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In December 2014 the Library of Congress purchased five prints by Associate Professor of Printmaking Jenny Schmid for the national archive.
Jenny Schmid was born and raised on Bainbridge Island, Washington. and holds an MFA in printmaking and painting from the University of Michigan. Schmid is deeply influenced by the history of printmaking: in particular Medieval and Renaissance engraving and images of social commentary and political satire by Goya and Bruegel. Early themes are combined with 21st century popular culture that reference feminist non-fiction, rock music, the Czech and Slovak Republics, and film noir. Using this diverse artistic language Schmid creates a personal imaginary world, a gender utopia she calls Dzenska Republika (Repulic of Jenny in Czech/Slovak).
For more information about Schmid's work, visit:
Lamar Peterson, Assistant Professor of Drawing and Painting, exhibiting at Fredericks & Freiser Gallery in New York City (opening February 6, 2015)
Inspired by elementary school bulletin boards, educational activity books, and crepe paper streamers, Peterson creates graphic portraits of an irrational world where happy characters are resolutely accepting of grotesque misfortune. The plague of absurdities presented in these paintings is rooted in popular culture as much as it is in old-hat surrealism. Issues of race, community, and social and economic upheaval are candy-colored and darkly comic. Smiling faces are unrelenting. Peterson never allows his people to be fazed. They never notice the nightmare. And it is here, within this pitiless deadpan that his work resonates.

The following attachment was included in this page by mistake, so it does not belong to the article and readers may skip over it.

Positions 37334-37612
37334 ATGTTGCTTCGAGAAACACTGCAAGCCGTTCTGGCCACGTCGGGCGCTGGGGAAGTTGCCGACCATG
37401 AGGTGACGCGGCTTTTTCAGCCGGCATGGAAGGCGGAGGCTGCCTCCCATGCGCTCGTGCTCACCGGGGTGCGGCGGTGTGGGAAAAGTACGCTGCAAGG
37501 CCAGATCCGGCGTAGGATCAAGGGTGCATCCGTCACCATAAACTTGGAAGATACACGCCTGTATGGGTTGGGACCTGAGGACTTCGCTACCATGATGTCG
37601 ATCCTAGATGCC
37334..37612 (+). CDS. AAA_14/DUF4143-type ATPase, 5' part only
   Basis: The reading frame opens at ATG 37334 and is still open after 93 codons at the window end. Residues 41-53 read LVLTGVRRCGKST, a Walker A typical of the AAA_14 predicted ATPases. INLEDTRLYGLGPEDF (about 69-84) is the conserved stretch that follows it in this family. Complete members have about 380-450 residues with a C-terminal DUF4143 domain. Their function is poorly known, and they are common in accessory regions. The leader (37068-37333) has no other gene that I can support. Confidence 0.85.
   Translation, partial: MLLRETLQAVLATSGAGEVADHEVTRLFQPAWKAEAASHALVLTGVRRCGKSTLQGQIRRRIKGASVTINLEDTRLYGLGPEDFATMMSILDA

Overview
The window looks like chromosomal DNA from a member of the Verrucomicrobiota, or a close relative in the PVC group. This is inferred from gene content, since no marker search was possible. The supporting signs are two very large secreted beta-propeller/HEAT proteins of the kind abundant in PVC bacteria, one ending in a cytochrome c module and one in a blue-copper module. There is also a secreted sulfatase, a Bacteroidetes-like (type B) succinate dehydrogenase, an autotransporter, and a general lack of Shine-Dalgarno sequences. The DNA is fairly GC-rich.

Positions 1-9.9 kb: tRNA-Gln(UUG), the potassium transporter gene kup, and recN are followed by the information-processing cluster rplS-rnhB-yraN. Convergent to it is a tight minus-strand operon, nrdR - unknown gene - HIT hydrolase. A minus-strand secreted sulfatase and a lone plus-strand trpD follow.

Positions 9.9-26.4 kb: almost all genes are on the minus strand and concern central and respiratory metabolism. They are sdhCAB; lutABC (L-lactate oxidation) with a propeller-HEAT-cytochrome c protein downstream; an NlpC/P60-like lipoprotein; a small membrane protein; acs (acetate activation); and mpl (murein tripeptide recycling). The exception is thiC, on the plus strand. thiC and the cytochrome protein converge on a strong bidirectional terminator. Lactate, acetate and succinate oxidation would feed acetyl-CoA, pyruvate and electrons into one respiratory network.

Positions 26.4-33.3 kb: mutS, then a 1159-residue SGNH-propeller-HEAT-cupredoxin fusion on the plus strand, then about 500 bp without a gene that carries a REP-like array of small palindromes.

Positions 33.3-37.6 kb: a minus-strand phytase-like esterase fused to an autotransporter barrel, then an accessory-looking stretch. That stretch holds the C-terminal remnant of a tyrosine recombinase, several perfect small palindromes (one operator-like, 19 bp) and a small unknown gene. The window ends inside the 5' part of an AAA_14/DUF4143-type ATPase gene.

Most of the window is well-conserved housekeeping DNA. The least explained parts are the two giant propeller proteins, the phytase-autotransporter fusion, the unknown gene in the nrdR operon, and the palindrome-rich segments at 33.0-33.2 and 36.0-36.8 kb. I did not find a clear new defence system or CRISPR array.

For more information about Peterson's work and the exhibition, please visit:
Beijing Collaborative Exchange at the Fredrick R. Weisman Museum
From June 27 to December 10 the Weisman Museum at the University of Minnesota hosts the exhibition of photographic and video work from three themed projects in the Target Gallery.
Weiji Crisis = Opportunity
Weiji, an idiomatic term that might be considered a concept rather than something definable, implies that when encountering difficulties there are often many options one can take. The idea of a crisis, real or insinuated can often take us from our normal course and redirect our attention to alternate ideas, requiring us to rethink our assumptions and open our minds to new opportunities. As such, the students from the Schools of Photography at the Beijing Film Academy and the Art Department of the University of Minnesota have constructed visual analogies to the concept of Weiji or Crisis = Opportunity.